James Dyson on Engineering Designers

Dyson Quote

An interesting article by John Seabrook in the occasional “Annals of Invention” column of The New Yorker just now with James Dyson — the guy who made vacuum cleaners suck better.

I captured this above while reading it on a short flight up to San Jose last weekend, afraid that I might not come back with the magazine and not wanting to get all messy and tear it up and then thinking that if I had the image, it’d compel me to jot it on the blog rather than squirrel it away in a drawer somewhere.

This is what he says:

..he said, “I think the main thing is that our products look like what they do — the engineering leads the design.” He explained that at Dyson there is no division between the engineers and the designers, such as exists in the automobile industry, for example. “We don’t have industrial designers. All our engineers are designers and all our designers are engineers. When you separate the two, you get the designers doing things for marketing purposes rather than functional reasons.”

Why do I blog this? The point of the relationship amongst engineering and design is something I’m quite interested in — that there should be some intense entanglements between the two roles and certainly not separated, but in constant dialogue. For instance — engineers should be better at telling the stories of their ideas and embedding them into the situations and practices of normal humans’ lives. Designers would do better design if they internalized the instrumental aspects of their craft rather than the gratuitous and the surface features. I had only clipped the part of this quote that started with “Dyson there is no division between the engineers and designers..” so I only now saw in the digital edition of the magazine that he says — “the engineering leads the design.” and I’m not entirely sure how I feel about that. I don’t think one should lead the other, although I do think that engineering has so much power and influence and hubris that it should try to humble itself and develop some really good listening skills and not expect that — just because you can think of something and it’s clever that it should be done like, for example Augmented Reality. ((Doorknobs looking for houses to fit on.))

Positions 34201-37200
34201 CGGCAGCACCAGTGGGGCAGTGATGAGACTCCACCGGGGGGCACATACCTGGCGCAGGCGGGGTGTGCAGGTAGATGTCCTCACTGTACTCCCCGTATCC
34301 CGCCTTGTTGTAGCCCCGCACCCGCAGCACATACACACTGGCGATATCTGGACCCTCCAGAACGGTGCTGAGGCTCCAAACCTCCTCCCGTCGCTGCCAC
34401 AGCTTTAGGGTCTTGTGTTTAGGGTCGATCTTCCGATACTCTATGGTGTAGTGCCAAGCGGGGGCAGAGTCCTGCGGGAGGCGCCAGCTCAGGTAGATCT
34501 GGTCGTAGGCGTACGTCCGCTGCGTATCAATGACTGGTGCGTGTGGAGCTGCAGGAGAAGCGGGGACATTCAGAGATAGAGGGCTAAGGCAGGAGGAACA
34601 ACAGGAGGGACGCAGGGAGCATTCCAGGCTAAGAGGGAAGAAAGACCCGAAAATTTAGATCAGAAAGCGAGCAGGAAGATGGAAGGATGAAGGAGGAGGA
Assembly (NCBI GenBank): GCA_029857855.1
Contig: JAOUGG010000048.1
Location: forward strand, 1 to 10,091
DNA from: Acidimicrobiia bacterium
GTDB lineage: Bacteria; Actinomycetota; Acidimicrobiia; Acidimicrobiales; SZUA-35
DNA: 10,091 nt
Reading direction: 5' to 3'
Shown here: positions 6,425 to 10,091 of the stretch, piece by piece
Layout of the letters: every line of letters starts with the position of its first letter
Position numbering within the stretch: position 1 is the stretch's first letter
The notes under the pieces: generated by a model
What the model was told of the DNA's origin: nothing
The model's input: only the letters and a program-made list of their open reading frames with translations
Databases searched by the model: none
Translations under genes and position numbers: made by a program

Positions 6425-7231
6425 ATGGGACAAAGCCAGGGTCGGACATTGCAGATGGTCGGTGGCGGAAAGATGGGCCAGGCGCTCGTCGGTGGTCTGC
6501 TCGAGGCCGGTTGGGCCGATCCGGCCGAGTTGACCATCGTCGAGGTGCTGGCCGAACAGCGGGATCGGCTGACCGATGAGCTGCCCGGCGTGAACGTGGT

This is a good read if you’re interested in these sorts of things. I think James Dyson has done a lot to put “wheels on luggage” with simple, left-field innovations, making things a little better than they are.

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Design Fiction in the Science Gallery

From Bruce’s Beyond the Beyond: Design Fiction in the Science Gallery: “

*Anthony Dunne and Fiona Raby carry on for over an hour about their practice of ‘critical design.’ What a class act these two are: like Robert Louis Stephenson at the monster-movie festival.

*If you’re coming in late to the concept of ‘design fiction,’ here’s the takeaway: Dunne and Raby mock-up some of the most provocative, edgy, unsettling gizmos in the world. They do this by modelling social relationships, emotional interactions and the political implications of objects and services, rather than the objects and services per se. So they do indeed create ‘fictions,’ in that Dunne and Raby designs are poetic, objective-correlative expressions of unstable social situations. These objects are ‘fictions’ about how we live — they perform much like Anthony Trollope’s 1875 social satire novel ‘The Way We Live Now’ once performed.

*Somewhere over the cultural horizon, there might be a modern paranormal-romance flick where all the set design and props are done by Dunne and Raby. That film would be a very Casablanca of the contemporary crisis.


(’Only Paul seems to know or care whether the railroad actually exists.’ Trollope’s railroad in THE WAY WE LIVE NOW is a steampunk design-fiction.)

(Via Beyond The Beyond.)

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The Valley and The Sky, Sascha Pohflepp’s RCA dissertation, just now released into the wild’s of the networked jungle. A dissertation about California’s technology culture between idealism, business and futures for design. Submitted to Critical Historical Studies at the Royal College of Art in October 2008.

Congratulations Sascha!

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